The proposed scope of the work may include the following elements; Improvements at the Concordia High School, Concordia Middle School and Concordia Elementary School (efficiencies to HVAC systems, roofs, etc.); enhanced learning environments – remodel of existing sites or consider additions to be identified later.
A three-phase evaluation system is used in the CMAR process. The board will evaluate the qualifications of all firms in accordance with the instructions of the request for qualifications.
The selections recommendation committee will select the firm providing the best value based on the proposal criteria and weighting factors utilized to emphasize important elements of each project for approval by the board.
If the selection recommendation committee determines that it is not in the best interest of the board to proceed with the project pursuant to the proposals offered, it may reject all proposals. In that case, the board may solicit new proposals using different design criteria, budget constraints or qualifications.
Under the timeline included in the CMAR process, the statement of qualifications is due February 22.
The timeline also states: Short list announced by district and formally issue requests for proposals, February 26; scheduled facilities tours for identified firms, March 1; requests for proposals due, March 8; interviews, March 18; board consideration for recommendation, March 19; anticipated preconstruction start date, anticipated construction start date and anticipated construction completion date, to be announced.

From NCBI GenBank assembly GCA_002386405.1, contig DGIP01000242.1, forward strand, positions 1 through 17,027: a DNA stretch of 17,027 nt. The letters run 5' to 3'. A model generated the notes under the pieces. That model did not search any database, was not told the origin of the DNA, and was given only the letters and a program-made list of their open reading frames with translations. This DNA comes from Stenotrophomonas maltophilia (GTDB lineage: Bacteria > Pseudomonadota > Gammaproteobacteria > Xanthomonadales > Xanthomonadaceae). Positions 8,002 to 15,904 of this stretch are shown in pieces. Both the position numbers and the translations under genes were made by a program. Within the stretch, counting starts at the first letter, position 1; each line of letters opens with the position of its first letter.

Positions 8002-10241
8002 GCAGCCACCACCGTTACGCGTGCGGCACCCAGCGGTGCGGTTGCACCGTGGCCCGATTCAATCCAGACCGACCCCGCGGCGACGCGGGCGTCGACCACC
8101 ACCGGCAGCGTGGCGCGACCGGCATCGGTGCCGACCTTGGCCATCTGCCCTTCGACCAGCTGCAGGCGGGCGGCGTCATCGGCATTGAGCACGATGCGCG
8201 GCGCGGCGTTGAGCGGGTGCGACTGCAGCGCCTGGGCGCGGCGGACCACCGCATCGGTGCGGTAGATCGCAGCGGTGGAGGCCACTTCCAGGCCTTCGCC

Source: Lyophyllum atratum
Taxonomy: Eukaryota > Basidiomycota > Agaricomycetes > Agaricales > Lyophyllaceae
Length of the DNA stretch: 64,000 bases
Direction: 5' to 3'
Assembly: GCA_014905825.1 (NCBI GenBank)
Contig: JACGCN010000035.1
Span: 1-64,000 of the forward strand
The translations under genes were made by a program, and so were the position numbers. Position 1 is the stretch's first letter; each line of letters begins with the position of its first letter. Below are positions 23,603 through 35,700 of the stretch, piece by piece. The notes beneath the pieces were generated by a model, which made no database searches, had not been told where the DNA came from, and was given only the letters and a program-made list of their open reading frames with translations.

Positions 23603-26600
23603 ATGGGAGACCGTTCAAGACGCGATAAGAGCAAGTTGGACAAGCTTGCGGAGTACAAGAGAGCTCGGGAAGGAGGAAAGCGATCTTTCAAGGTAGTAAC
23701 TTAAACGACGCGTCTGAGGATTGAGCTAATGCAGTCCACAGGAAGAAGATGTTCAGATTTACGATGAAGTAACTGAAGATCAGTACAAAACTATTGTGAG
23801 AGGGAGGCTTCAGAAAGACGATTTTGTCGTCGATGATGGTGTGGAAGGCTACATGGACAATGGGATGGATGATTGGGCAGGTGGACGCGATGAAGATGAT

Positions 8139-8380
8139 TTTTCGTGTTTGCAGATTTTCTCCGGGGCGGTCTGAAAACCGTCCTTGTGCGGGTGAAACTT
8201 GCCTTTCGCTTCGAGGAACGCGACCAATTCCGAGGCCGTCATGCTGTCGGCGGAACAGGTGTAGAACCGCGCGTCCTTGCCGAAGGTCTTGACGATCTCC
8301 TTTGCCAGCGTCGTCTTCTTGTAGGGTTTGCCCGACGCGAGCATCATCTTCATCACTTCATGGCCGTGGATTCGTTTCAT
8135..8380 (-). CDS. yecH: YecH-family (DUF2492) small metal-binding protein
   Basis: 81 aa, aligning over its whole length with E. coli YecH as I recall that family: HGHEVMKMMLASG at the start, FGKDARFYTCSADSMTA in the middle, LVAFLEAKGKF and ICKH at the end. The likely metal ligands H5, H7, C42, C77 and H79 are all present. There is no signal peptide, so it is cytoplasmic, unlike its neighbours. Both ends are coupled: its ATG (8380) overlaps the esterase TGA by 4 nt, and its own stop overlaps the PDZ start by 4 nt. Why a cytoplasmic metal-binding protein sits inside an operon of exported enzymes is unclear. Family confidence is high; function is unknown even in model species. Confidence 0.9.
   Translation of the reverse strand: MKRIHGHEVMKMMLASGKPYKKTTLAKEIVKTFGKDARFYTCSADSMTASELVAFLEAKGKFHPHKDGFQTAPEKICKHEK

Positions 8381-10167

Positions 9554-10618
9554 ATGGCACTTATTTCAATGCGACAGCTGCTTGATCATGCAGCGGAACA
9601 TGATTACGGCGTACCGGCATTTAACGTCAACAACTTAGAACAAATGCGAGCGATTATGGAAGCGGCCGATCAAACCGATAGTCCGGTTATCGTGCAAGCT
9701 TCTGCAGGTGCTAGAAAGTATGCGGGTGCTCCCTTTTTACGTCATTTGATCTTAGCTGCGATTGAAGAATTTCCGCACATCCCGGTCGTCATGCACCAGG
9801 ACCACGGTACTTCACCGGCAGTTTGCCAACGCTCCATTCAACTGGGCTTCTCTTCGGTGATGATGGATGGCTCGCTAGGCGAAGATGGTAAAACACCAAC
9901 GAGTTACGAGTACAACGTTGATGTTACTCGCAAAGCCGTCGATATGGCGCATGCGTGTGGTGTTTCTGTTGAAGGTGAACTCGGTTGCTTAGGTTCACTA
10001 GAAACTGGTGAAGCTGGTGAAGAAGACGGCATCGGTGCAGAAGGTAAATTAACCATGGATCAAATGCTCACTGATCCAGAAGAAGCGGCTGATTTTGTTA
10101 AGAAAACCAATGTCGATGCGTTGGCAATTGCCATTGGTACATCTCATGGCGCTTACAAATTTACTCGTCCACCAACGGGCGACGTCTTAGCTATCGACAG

In other action taken by the board of education during the meeting, the purchase of a 2019 Kawasaki Mule 4010 4x4, at a cost of $11,428.95, was approved.
The board approved an agreement with Trane for the BTU Crew PBL and energy and indoor air quality analysis at a cost of $13,578.
The analysis provided by Trane includes ROI analysis and economic justification report with costs, offset by energy, operational maintenance and cost avoidance savings documented in third-party studies by the Federal Energy Management Program and American Society of Heating, Refrigeration and Air-conditioning Engineers.